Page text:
positive zeta potential, they tend to repel each other, and there will be no tendency for the particles to come together (Mal-vern 2017; Ostolska and Wiśniewska, 2014). Recently, garcinol loaded vitamin E TPGS emulsified PLGA nanoparticles were prepared with nanoprecipitation method by Gaonkar et al., and a similar satisfactory zeta potential (-28.10±2.1) was ob-tained (Gaonkar et al. 2017). On the other hand, slightly nega-tive zeta potentials were found in previous studies which were used PVA as emulsifier (Sahin et al. 2017a; Sahin et al. 2017b). Additionally, TPGS possess potential to be a preferable sur-factant for preparing nanoparticular systems due to its anti-cancer activity and P-gp inhibition (Collnot et al. 2010; Yang et al. 2018). Because of these properties, TPGS could be more effective than PVA for the preparation of a P-gp substrate drug containing PLGA nanoparticles.
Nano drug co-delivery system is a feasible and popular strategy for the combined application of two or more anticancer and/or synergistic drugs (Qi et al. 2017). NSAIDs, that could overcome multiple drug resistance by inhibiting P-gp, show synergistic ef-fects while used concurrently with anticancer drugs (Thun et al. 2002; Jin et al. 2010). In this study, critical parameters for flur-biprofen and paclitaxel loading amounts were investigated to provide the targeted optimum drug loading amount and ratio in further studies. Drug loading values ranged between 13.3 and 96.4 µg/mg flurbiprofen nanoparticles and between 12.4 and 68.8 µg/mg paclitaxel nanoparticles. The response values are shown in Table 3. The R2 values indicate that a good
corre-lation was obtained between predicted and actual values (R2=
0.9705 and R2 =0.9409 for Y
3 and Y4, respectively). Although the p values of main effects obtained from ANOVA were 0.126 and 0.240 for Y3 and Y4, respectively, significant factors and effects of other factors were evaluated. The flurbiprofen amount was determined as the most significant factor for flurbiprofen load-ing (Y3) (p=0.023)(Figure 1c and Table 4). Similarly, the
pacli-taxel amount was determined as the most significant factor for paclitaxel loading (Y4) (p=0.046) (Figure 1d and Table 4).
Experimental designs showed that an increased flurbiprofen or paclitaxel amount in the organic phase resulted in increased drug loading. Drug amounts in nanoparticles were controlled by drug amounts in used levels (Figures 4 and 5). Additionally, increased PLGA amount decreased flurbiprofen and paclitaxel concentration in nanoparticles, but this factor did not reach a statistically significant level (Table 4, Figures 4 and 5). Addi-tionally, it was observed that drug loading values were not sig-nificantly influenced by the emulsifier used in the preparation process. Zu et al. showed that increased encapsulation efficacy was obtained by using TPGS (Zhu et al. 2014). On the other hand, Saadati et al. found that encapsulation efficacy was de-creased when TPGS was used as emulsifier in the nanoprecipi-tation method (Saadati and Dadashzadeh, 2014). These results clearly indicated that targeted drug amounts and ratio of pa-clitaxel and flurbiprofen for anticancer activity could be loaded together in PLGA nanoparticles.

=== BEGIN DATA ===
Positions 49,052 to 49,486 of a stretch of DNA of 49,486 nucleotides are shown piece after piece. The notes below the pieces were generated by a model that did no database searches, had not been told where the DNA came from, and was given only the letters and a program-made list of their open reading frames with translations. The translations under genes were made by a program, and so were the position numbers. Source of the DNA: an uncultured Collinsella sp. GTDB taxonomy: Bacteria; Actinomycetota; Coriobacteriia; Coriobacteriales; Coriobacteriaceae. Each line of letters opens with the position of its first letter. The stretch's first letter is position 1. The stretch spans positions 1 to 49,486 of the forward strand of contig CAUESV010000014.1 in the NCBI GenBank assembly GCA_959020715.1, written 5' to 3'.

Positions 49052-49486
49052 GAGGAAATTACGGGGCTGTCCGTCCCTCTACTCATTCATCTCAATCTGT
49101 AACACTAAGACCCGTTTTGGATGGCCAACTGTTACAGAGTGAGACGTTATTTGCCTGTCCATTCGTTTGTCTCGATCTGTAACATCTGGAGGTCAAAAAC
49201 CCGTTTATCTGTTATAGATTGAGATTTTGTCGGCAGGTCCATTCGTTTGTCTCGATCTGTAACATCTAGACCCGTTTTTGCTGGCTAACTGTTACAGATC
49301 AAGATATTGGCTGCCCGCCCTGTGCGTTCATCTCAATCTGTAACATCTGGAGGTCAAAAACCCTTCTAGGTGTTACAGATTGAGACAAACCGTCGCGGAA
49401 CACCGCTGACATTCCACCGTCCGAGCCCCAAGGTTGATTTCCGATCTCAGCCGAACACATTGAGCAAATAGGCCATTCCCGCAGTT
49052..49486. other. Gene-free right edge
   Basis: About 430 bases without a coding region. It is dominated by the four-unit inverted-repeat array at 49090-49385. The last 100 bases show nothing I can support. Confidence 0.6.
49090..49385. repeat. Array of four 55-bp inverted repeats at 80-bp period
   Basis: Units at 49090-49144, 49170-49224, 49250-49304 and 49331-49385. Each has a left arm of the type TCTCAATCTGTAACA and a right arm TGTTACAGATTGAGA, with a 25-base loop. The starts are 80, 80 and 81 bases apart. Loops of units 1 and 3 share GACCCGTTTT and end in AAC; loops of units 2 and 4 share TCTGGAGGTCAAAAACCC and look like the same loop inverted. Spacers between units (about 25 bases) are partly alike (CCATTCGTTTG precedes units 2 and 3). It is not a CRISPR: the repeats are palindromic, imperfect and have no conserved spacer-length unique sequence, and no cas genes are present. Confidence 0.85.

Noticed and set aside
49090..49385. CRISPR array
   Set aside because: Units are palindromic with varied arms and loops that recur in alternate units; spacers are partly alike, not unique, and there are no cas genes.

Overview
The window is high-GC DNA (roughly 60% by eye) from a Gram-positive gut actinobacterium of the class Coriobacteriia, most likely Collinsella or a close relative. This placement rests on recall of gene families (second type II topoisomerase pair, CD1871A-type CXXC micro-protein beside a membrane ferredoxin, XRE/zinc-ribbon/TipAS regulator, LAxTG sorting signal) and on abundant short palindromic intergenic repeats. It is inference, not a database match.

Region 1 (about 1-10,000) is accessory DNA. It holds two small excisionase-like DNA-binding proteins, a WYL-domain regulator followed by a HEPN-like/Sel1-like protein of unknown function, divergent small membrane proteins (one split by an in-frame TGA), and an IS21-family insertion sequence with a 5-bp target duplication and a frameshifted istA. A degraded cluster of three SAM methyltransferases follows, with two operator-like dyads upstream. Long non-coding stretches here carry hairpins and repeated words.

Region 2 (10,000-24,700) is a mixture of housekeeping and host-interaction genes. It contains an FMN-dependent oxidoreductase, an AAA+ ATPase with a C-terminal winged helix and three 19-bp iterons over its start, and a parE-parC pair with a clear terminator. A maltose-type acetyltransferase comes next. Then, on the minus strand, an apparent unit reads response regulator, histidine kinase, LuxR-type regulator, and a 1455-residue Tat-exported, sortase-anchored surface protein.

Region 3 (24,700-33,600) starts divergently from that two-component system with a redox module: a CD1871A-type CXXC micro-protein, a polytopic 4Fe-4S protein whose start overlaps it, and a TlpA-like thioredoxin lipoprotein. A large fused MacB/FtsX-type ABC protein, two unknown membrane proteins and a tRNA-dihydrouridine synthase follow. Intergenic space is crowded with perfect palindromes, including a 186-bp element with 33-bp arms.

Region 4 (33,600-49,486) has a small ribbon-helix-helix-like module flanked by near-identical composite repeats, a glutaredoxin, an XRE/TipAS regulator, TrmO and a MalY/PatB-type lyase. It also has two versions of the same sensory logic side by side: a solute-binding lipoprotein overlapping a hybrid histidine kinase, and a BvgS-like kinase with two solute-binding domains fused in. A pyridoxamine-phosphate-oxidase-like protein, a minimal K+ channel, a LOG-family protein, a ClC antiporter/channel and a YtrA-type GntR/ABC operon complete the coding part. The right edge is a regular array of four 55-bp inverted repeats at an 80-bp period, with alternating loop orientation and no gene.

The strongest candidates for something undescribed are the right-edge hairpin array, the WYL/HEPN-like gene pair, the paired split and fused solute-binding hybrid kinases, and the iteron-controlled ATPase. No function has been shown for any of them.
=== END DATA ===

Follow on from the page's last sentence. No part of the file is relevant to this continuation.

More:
In this study, several process parameters and formulation vari-ables were screened by using a DoE approach to understand
the most significant factors influencing the characteristics of the nanoparticles. It was found that the surfactant type was determined as the most significant factor for the average parti-cle size and zeta potential. For flurbiprofen and paclitaxel drug loading into the nanoparticles, the amounts of both flurbipro-fen and paclitaxel were determined as critical factors. Conse-quently, paclitaxel and flurbiprofen were efficiently loaded into nanoparticles and the impact of the formulation variables were successfully screened by a DoE.
Further studies to provide maximum efficacy of co-loaded nanoparticles, firstly the optimum synergistic concentration of flurbiprofen and paclitaxel will be evaluated on cancer cells to achieve superior therapeutic efficacy, and determined formu-lation parameters will be optimized. By controlling the deter-mined parameters, the therapeutic efficacy of co-loaded drug nanoparticles could be maximized in further studies and pre-pared formulations could be promising tools for the treatment of various cancer types.
Ethics Committee Approval: N/A. Peer-review: Externally peer-reviewed.
Author Contributions: Concept – A.S., Y.C.; Design A.S., Y.C.; Supervi-sion – S.T., F.Y., Y.A., Y.C.; Resource - A.S., S.T., H.T., F.Y., Y.A., Y.C.; Materials - A.S., S.T., H.T., F.Y., Y.A., Y.C.; Data Collection and/or Processing - A.S., S.T., H.T.; Analysis and/or Interpretation - A.S., S.T., H.T., F.Y., Y.A., Y.C.; Litera-ture Search - A.S., S.T., H.T., F.Y., Y.A., Y.C.; Writing - A.S., H.T., Y.C.; Critical Reviews - S.T., F.Y., Y.A.
and process parameters using Plackett–Burman design
Figure 4. Main effects plot for flurbiprofen loading.
Conflict of Interest: The authors have no conflict of interest to de-clare.
Financial Disclosure: This research was supported by Hacettepe Uni-versity Scientific Research Projects Coordination Unit [grant numbers: 014 D07 301 004-669].